Saturday, September 18, 2010

Bartram's Gardens

Bartram House
Today mom, dad and myself headed into West Philadelphia to check out the birthplace of American horticulture, Bartram's Gardens. While we had a slightly difficult time finding the gardens, our search was worth the effort. In case you aren't familiar with the Bartrams, John is considered the father of American horticulture as he traveled throughout the United States to find undocumented specimens of plants and record them for science. He was also in the plant trading business and so he would collect specimens and seeds for trade in Europe and around the world.

Among the species that were discovered by John Bartram is the Franklinia, a leafy shrub in the tea family that was discovered growing near the Altamaha River in Georgia in 1765. It is named in honor of Benjamin Franklin. Bartram collected some seeds upon discovery and shipped them to Philadelphia. Today there are no known Franklinias growing in the wild. The last record of a wild Franklinia was in the 1830s. Therefore all known Franklinas growing today are descendants of the plants that were grown at Bartram's Gardens. It was a thrill to see the Franklinias growing there, though I was a bit disappointed that they were not in bloom.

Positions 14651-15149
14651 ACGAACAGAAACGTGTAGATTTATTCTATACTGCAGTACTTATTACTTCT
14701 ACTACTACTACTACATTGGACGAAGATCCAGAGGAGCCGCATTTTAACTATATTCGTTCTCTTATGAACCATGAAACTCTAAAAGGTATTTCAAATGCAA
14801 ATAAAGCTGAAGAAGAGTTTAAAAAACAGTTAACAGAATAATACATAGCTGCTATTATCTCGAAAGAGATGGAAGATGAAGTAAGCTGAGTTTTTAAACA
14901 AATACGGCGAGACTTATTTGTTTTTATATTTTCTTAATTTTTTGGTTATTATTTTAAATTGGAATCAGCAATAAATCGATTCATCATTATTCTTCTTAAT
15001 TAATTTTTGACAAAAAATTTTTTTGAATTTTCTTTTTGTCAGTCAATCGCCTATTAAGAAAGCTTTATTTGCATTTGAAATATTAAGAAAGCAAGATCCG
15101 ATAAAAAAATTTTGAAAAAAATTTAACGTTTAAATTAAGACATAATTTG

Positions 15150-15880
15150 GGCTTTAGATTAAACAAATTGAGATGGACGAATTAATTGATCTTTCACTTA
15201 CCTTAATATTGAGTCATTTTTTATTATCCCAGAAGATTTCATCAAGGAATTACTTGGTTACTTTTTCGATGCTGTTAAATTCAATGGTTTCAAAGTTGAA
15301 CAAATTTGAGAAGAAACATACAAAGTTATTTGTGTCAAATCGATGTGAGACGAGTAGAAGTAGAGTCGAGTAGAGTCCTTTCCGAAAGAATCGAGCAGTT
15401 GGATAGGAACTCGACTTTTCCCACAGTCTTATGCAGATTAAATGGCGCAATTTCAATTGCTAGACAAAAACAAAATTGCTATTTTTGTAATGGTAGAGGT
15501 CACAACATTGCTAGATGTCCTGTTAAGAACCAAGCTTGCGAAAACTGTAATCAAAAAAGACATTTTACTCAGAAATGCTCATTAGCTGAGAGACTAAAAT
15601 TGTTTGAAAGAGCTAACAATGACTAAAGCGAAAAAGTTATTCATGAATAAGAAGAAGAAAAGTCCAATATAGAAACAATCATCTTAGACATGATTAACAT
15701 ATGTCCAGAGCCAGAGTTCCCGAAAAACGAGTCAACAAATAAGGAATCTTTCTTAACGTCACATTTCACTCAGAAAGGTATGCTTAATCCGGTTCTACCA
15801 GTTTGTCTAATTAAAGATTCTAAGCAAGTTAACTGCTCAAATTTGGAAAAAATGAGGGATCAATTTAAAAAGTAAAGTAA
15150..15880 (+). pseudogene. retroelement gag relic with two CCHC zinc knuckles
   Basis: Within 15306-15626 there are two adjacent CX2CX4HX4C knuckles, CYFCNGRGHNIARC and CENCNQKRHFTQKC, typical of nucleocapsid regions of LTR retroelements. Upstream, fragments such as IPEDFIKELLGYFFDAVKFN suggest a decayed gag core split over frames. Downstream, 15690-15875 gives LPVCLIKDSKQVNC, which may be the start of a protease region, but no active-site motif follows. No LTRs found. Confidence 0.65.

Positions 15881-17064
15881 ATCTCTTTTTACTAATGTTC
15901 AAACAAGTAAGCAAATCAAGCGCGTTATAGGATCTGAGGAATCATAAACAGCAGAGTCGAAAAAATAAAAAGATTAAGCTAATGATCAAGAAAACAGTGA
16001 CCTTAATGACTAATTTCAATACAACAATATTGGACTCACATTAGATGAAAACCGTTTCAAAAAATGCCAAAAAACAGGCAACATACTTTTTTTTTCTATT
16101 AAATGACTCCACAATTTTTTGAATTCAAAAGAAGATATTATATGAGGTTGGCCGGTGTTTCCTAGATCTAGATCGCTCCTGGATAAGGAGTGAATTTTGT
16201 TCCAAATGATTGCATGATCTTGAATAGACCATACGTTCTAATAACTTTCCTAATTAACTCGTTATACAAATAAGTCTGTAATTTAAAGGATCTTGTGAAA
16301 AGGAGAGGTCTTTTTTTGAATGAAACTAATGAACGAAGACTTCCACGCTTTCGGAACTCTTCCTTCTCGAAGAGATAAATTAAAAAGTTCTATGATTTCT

Eric and Franklinia

John's son William is also well known as one of America's first naturalists. The house that John built beginning in 1728 is a highlight of the site. It's architecture is impressive and we were able to see the inside on a guided tour. its great to see it so well preserved. Its preservation is in a great respect due to the efforts of Andrew M. Eastwick who purchased the site in the 1850s.  

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